BBC and African Audience: Insights from Ethnography

  • Muhammed Musa


Forms of message delivery may have continuously changed, but audiences have constituted a central component of the communication process at all times. Notwithstanding this centrality, interrogation of audiences in the communication process has largely been informed by commercial imperatives such as advertiser need for information on ratings, organizational need for information on audience demographics and programme preferences by both commercial and public media, and so on. In its psychological phase, early audience research in Africa borrowed from the pioneering works of Merton (1968) and Katz and Lazarsfeld (1955) in inquiring into engagement with media texts. Consequently researchers’ engagement with media audiences focused on effect studies, which became the vogue in the early days of independence when the diffusion of modernizing innovations was emphasized.


  1. Allan, S. (1999). News culture. Oxford: Oxford University Press.Google Scholar
  2. Borgault, M. (1995). Mass media in sub-Saharan Africa. Bloomington: Indiana University Press.Google Scholar
  3. Careless, B. (2008, April). Interviews with the author, Kaduna.Google Scholar
  4. Cottle, S. (2007). Ethnography and new(s) developments in the field. Sociology Compass, 1(1), 1–16.CrossRefGoogle Scholar
  5. Elliot, P., & Golding, P. (1979). Making the news. London: Longman.Google Scholar
  6. Fardon, R., & Furniss, G. (2000). African broadcasting cultures. London: Sage.Google Scholar
  7. Fiske, J. (1992). Popularity and the politics of information. In P. Dahlgren & C. Sparks (Eds.), Journalism and popular culture. London: Sage.Google Scholar
  8. Giddens, A. (1990). The consequences of modernity. Cambridge: Polity.Google Scholar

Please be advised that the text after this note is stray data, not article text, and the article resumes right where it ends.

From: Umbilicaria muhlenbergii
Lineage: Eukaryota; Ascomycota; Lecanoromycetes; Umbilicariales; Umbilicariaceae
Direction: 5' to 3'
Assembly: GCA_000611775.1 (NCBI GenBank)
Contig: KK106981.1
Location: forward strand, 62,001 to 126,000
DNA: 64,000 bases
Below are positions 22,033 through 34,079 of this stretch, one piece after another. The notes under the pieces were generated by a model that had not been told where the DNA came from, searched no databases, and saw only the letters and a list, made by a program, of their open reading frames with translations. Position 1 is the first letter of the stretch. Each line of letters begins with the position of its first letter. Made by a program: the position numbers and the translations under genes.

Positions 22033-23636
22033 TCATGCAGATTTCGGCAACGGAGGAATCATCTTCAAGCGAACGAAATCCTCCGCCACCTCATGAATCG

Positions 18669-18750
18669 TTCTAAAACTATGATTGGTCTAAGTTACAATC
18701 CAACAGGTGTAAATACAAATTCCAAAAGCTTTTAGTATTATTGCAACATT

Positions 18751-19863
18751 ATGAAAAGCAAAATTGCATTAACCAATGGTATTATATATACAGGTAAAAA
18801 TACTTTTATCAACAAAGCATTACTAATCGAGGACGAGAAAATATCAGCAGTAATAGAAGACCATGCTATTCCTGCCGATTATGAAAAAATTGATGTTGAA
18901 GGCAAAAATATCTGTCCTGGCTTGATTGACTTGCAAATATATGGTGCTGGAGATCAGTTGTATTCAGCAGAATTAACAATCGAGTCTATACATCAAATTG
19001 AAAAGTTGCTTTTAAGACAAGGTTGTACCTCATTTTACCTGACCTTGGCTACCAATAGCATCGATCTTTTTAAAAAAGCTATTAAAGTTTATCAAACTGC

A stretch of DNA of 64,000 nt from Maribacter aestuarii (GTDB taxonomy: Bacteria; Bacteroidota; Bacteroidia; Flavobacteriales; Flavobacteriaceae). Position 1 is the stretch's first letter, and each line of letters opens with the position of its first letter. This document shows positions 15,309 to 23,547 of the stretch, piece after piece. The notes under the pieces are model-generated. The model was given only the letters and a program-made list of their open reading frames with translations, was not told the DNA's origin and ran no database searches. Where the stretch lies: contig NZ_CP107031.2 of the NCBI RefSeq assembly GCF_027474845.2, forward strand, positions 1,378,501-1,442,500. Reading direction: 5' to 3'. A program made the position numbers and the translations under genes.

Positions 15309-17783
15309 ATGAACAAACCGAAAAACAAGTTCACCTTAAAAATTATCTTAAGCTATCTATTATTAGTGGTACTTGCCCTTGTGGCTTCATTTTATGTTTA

9. Golding, P. (1977). Media professionalism in the Third World: The transfer of an ideology. In M. Curran et al. (Eds.), Mass communication and society. London: Arnold.Google Scholar
  10. Idris, A. (2008, June). Interview with author, Gombe.Google Scholar
  11. Inunu, S. (2008, April). Interviews with the author, Kaduna.Google Scholar
  12. Jibrin, I. (2008). Interview with the author, Gombe.Google Scholar
  13. Katz, E., & Lazarsfeld, P. F. (1955). Personal influence: The past played by people in the flow of mass communication. New York: The Free Press.Google Scholar
  14. La Pastina, A. C. (2012). Audience ethnographies: A media engagement approach. Media International Australia, 145(1).
  15. Merton, R. K. (1968). Social theory and social structure. New York: The Free Press.Google Scholar
  16. Mytton, G. (1983). Mass communication in Africa. London: Hodder Arnold.Google Scholar
  17. Mytton, G. (2008). The BBC and its cultural, social and political framework. Historical Journal of Film, Radio and Television, 28(4), 569–581.CrossRefGoogle Scholar
  18. Mytton, G., & Forrester, C. (1988). Audiences for international radio broadcasts. European Journal of Communication, 3, 457–481.CrossRefGoogle Scholar
  19. Pinkerton, A. (2010). A new kind of imperialism? BBC, Cold War broadcasting and the contested eeopolitics of South Asia. Historical Journal of Film, Radio and Television, 28(4), 537–555.CrossRefGoogle Scholar
  20. Robertson, E. (2008). ‘I get a real kick out of Big Ben’: BBC versions of Britishness on the empire and general overseas service, 1932–1948. Historical Journal of Film, Radio and Television, 28(4), 459–473.CrossRefGoogle Scholar
  21. Silverstone, R. (1994). Television and everyday life. London: Routledge.CrossRefGoogle Scholar
  22. Snow, D. A. (1980). The disengagement process; A neglected problem in participant observation research. Qualitative Sociology, 3(2), 100–122.CrossRefGoogle Scholar
  23. Stokes, J. (2003). How to do media and cultural studies. London: Sage.Google Scholar
  24. Wilkinson, J. F. (1971). The BBC and Africa. A talk given to a joint Meeting of The Royal African Society and The Royal Commonwealth Society.Google Scholar

Copyright information

© The Author(s) 2018

Authors and Affiliations

  • Muhammed Musa
    • 1
  1. 1.United Arab Emirates UniversityAl AinUAE

Personalised recommendations